In October 2009 we carried out Confined Space training on Saipem 7000, the world’s second largest crane vessel.
Saipem is an Italian oil and gas industry contractor who owns Saipem 7000 which was located offshore at Stavanger, Norway, in October 2009. Before setting sale to work off the shores of Brazil, there was an urgent need to ensure staff on the vessel were competent to work in confined spaces in order to carry out essential maintenance on the journey to Brazil. It was a simple internet search that first brought Saipem and Safety Management (UK) together.
You would struggle to miss this ship on the horizon; it is some 200 metres long (equivalent to two football pitches) with a displacement of 172,000 tonnes. It functions as a multipurpose offshore oil platform installation vessel and the crane radius grants a lifting capability of 14,000 tonnes at 42 meters.
We ran a total of six confined space training courses for 38 delegates on-board the vessel, which was being readied for a long journey to Brazil at the time. Those attending the course ranged from the ship’s first mates, to engineers and safety riggers. The training itself looked at the practical applications of confined space entry and the very specific hazards that the oil industry faces when entering confined spaces.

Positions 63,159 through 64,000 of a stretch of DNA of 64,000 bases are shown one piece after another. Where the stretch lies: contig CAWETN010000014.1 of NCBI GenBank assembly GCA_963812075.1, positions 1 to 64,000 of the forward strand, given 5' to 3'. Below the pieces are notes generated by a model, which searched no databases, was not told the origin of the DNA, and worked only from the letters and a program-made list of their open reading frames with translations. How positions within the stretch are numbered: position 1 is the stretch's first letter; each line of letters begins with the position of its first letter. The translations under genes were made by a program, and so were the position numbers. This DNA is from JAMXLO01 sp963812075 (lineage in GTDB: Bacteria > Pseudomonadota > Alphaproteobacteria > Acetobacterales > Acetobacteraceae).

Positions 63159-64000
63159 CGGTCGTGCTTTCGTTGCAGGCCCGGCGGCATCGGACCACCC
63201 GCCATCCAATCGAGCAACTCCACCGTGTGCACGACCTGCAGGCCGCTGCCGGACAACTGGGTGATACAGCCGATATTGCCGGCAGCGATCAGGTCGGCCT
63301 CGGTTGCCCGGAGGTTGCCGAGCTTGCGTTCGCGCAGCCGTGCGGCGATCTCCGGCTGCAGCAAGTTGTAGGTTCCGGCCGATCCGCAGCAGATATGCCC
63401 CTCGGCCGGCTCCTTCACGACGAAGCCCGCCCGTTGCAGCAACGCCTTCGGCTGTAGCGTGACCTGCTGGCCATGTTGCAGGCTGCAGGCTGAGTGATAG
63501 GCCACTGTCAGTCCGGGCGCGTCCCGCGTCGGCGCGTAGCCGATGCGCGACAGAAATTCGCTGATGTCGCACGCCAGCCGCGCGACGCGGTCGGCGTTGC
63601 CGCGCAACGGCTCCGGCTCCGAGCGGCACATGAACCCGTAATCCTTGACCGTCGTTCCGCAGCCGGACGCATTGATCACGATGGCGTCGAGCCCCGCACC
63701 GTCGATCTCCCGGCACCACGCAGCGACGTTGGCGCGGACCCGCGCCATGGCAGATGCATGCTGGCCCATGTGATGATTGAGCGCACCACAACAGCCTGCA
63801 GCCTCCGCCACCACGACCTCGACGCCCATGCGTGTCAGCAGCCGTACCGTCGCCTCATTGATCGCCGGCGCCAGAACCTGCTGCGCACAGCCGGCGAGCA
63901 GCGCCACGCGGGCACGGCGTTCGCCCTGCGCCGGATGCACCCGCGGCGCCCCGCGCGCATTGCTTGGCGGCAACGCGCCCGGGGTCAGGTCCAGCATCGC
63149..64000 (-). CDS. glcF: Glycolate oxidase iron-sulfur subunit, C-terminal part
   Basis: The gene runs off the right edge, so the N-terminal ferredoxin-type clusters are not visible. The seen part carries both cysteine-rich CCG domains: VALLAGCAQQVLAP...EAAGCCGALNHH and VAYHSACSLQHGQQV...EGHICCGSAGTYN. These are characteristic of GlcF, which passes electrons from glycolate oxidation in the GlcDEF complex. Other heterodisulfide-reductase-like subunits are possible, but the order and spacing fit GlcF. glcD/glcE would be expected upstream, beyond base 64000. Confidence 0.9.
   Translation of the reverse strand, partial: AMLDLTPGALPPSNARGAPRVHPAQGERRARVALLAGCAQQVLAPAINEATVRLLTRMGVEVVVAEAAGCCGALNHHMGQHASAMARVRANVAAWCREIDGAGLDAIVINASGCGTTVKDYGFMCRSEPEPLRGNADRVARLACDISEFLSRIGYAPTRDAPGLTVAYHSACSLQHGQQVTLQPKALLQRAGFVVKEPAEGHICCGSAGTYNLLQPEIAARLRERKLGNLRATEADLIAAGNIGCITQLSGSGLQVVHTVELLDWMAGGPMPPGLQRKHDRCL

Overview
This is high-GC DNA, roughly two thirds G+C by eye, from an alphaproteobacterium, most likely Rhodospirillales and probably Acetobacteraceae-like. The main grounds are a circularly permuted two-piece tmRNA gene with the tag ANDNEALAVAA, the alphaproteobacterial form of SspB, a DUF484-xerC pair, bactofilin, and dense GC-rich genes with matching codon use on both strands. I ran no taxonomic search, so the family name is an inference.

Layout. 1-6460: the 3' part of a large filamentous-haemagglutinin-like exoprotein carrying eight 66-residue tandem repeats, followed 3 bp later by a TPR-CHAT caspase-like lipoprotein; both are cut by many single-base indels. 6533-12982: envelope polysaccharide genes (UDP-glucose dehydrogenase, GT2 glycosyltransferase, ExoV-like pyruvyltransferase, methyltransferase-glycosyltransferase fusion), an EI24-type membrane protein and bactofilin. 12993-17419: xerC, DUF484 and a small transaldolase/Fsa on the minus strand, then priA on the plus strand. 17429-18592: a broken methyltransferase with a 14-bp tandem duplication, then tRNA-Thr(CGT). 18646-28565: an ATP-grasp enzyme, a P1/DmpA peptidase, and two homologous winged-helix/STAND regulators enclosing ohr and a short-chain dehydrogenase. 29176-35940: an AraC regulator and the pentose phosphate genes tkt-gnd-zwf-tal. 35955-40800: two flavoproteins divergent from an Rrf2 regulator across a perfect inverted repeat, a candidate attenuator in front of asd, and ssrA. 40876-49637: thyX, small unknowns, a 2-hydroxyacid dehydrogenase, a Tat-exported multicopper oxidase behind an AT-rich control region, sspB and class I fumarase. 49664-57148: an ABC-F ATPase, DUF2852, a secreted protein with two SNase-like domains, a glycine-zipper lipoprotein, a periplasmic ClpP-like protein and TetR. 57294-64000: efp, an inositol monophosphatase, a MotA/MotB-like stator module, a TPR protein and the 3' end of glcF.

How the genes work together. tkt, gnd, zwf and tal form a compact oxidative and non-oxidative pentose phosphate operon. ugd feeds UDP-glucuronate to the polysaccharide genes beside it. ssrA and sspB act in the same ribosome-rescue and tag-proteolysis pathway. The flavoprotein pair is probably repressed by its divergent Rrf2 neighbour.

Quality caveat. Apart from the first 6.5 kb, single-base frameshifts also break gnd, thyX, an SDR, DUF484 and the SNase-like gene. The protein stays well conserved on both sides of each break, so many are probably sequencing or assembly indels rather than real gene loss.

Brian Gregory, Managing Director, said “It was a pleasure training the lads on the courses; they all got a huge amount from the training. This exercise underlines our flexibility when it comes to the delivery of our training courses.”
Manlio Lo Giudice, HSE Engineer for Saipem 7000, said “I would like to take this occasion to give Safety Management (UK) some very positive feedback on both the trainer, who was very professional and available, and on the structure of the course itself.”